The new Road Safety (Driver) Regulations 2009 will take effect on 9 November 2009.
The drafters have made the effort to correct the unwieldly numbering system in the previous regulations (though the (Driver) Regs 1999 had fewer than 50 regulations, the last one in the booklet is numbered Reg 703).
Some steps have also been taken to make the position of driving licences more clear. While they have retained the exception-to-the-exemption-to-the-rule system from the Road Safety (Driver) Regulations 1999, some additional definitions have been provided to clarify the obligations of foreign licence holders.
Section 18 of the Road Safety Act 1986 specifies that all drivers must hold a valid licence. Reg 17 of the Road Safety (Driver) Regulations 2009 provides an exemption to this requirement, provided various requirements are met. Reg 221 of the Road Safety (Driver) Regulations 1999 (which is in very similar terms at new Reg 18) then creates an exception to the exemption to the rule:
18. Exceptions to exemption under regulation 17
(1) A person who holds a driver licence or learner permit referred to in regulation 17 is not exempt, or ceases to be exempt, under that regulation if—
(a) the licence or permit was issued in another jurisdiction or New Zealand and the person has resided in Victoria for a continuous period of 3 months or more; or
(b) the licence or permit was issued in a country other than Australia or New Zealand, and—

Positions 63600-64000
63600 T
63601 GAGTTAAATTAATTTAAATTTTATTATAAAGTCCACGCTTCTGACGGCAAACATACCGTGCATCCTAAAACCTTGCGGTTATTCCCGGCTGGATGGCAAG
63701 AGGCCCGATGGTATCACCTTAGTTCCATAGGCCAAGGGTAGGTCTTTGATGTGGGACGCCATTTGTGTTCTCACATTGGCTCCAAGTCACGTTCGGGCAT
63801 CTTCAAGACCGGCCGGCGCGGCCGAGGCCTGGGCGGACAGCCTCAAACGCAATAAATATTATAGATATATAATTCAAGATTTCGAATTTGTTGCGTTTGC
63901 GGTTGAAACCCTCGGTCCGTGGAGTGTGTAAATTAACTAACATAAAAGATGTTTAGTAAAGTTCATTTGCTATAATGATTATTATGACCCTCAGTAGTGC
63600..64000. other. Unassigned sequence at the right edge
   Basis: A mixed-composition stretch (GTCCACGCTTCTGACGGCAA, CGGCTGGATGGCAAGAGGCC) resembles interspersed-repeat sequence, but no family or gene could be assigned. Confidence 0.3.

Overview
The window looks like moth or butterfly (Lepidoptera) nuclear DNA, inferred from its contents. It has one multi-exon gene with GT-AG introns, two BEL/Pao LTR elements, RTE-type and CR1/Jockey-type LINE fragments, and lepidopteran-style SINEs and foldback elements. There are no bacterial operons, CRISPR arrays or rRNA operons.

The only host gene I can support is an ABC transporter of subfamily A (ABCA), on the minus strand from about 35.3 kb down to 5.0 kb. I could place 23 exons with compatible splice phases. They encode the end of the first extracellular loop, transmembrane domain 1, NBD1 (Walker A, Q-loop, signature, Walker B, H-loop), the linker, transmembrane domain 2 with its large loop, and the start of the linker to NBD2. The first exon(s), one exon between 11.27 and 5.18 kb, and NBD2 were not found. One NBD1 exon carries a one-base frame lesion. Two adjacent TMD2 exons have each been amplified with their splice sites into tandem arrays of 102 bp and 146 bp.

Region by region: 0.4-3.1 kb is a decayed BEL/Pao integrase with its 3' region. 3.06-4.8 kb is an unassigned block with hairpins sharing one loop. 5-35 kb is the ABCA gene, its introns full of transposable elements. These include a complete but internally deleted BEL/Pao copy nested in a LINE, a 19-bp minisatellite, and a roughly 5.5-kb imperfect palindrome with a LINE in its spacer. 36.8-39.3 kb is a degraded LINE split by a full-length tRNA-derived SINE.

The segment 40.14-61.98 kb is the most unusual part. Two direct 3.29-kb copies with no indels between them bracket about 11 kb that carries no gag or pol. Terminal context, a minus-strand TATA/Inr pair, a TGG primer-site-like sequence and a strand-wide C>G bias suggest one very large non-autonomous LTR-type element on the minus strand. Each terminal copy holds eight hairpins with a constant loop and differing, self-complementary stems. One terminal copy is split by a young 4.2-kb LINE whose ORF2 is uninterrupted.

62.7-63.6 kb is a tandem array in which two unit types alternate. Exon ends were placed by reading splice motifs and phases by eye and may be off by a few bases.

(i)the person is the holder of a permanent visa under the Migration Act 1958 of the Commonwealth that was issued when the person was outside Australia and 6 months or more have elapsed since the person arrived in Australia; or
(ii) the person is the holder of a permanent visa under the Migration Act 1958 of the Commonwealth that was issued when the person was in Australia and 6 months or more have elapsed since the visa was issued; or
(c) the person is disqualified from driving a motor vehicle in another jurisdiction or another country; or
(d) the person has had the licence or permit suspended; or
(e) the person has been notified under subregulation (3) that he or she is no longer exempt.
(2) Subregulation (1)(a) does not apply if the person also holds a valid Driver Identification Document issued by the Commonwealth Department of Defence.
“jurisdiction” means an Australian State or internal Territory;
Why a New South Welshman who stays within our borders for more than 3 months should have to obtain a local licence while a true Welshman does not is not explained in the regulations. Doubtless it has to do with the revenue our nation derives from tourism, business and foreign study, and doing everything possible to make our shores an attractive place for people from overseas to visit.
A person who is not the holder of a permanent visa but does have a valid foreign licence (apart from poor old New Zealand) does not need to obtain a local licence, no matter how long they have resided in Victoria. The VicRoads website states this slightly more clearly than the regulations:
The requirement to change your overseas driver licence to a Victorian driver licence depends on whether your stay in Victoria is permanent or temporary.
If you are in Victoria on a temporary visa, you can drive on your overseas licence (provided it is current and valid) for an indefinite period provided your overseas licence is in English (or you have an English translation or an International Driving Permit).